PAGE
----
By Chris Sorensen - Monday, January 14, 2013 - 0 Comments
Cars like the Corolla are the reason Toyota has a reputation for building reliable, but boring vehicles—even if the Corolla is the best-selling car of all time.
But now that rival car-makers have closed the gap in terms of perceived quality (thanks in part to Toyota’s massive recall crisis a few years ago), CEO Akio Toyoda has promised that future models will also look good and be exciting to drive.
Enter the Toyota Corolla Furia concept, unveiled at the Detroit auto show Monday. Sleek, sporty and vaguely Civic-like, the Furia can no longer be described as an “appliance” or mere grocery getter. Of course, it remains to be seen whether the production version will be nearly as sexy. But it’s still a big step in the right direction for a notoriously conservative company.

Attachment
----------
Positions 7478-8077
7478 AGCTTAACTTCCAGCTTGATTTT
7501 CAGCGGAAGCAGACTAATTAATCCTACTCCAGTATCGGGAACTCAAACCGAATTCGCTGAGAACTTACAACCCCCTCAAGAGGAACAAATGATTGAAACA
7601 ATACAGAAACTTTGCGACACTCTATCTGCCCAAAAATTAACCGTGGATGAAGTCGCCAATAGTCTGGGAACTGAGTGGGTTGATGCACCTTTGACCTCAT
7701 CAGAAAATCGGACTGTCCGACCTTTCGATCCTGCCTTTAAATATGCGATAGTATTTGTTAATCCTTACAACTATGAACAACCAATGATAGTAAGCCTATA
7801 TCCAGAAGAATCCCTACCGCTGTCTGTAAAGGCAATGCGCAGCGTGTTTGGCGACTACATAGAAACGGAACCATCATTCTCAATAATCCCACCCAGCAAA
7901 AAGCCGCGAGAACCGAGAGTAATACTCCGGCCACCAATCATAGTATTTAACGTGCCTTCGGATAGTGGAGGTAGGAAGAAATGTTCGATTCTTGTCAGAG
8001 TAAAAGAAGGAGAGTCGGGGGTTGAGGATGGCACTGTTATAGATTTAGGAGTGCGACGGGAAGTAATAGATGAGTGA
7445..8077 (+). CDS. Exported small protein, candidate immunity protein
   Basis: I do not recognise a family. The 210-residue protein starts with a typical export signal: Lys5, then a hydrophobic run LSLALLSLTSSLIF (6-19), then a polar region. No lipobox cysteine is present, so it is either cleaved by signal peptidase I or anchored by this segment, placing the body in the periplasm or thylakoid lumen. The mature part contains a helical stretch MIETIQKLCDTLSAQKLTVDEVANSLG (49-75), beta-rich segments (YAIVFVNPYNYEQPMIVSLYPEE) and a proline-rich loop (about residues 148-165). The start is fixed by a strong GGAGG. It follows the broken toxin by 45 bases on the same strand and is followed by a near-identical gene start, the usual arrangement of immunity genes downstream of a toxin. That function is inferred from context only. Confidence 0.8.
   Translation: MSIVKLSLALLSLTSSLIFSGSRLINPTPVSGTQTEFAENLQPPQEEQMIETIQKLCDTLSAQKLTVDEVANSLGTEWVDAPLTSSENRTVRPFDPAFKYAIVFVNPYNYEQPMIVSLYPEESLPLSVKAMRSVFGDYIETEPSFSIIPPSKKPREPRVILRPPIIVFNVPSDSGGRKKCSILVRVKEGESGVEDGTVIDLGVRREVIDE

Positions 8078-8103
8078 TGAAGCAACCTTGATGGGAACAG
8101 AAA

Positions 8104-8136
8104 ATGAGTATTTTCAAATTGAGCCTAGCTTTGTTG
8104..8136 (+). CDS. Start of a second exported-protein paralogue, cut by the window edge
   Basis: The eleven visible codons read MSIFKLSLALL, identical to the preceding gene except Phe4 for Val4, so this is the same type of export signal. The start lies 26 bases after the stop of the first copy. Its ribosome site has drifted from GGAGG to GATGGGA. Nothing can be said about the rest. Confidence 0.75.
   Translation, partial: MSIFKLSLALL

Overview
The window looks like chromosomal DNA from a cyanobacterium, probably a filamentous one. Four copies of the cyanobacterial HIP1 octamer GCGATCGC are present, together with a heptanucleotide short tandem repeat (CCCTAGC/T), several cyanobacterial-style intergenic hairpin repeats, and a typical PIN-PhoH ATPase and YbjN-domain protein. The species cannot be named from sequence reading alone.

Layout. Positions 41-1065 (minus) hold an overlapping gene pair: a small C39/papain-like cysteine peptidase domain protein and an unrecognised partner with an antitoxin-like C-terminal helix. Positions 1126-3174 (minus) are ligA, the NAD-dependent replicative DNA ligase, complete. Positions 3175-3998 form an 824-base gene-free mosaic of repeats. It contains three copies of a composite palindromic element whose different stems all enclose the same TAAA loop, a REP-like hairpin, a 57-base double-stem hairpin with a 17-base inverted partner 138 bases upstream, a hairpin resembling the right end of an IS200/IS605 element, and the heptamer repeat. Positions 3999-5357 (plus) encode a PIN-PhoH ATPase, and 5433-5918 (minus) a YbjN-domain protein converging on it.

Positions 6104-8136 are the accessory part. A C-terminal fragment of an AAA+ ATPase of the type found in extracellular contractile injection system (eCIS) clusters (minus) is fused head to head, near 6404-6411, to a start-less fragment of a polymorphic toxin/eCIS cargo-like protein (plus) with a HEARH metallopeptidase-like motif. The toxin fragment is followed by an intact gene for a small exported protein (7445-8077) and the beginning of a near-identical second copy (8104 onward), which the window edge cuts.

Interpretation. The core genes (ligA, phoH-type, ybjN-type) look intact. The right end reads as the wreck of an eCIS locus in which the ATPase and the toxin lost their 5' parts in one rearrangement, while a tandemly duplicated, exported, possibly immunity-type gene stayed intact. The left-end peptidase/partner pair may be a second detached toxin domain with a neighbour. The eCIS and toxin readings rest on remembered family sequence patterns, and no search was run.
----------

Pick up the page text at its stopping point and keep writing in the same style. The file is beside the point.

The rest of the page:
By Chris Sorensen - Thursday, November 11, 2010 at 8:40 AM - 7 Comments
Carmakers are rolling out new, highly rated compact cars, but can they convince consumers to go small?
On a windswept airfield near Niagara-on-the-Lake, Ont., dozens of automotive scribes spent last week putting a new crop of 2011 vehicles through their paces as part of a consumer-oriented annual testing event. And, for the first time in years, the excitement wasn’t limited to pricey “prestige” vehicles with nameplates like Porsche, BMW and Jaguar. Instead, it was in the unassuming compact and subcompact categories—the so-called “econobox” segment that has been historically associated with puny engines, bland styling and hard plastic interiors.
After soaring gas prices and the recession exposed Detroit’s penchant for focusing on big gas guzzlers as an epic folly, the North American auto industry has been forced to get serious about the small car market and heed government demands for better fuel economy. That’s particularly the case at General Motors and Chrysler, which were bailed out with billions of taxpayer dollars.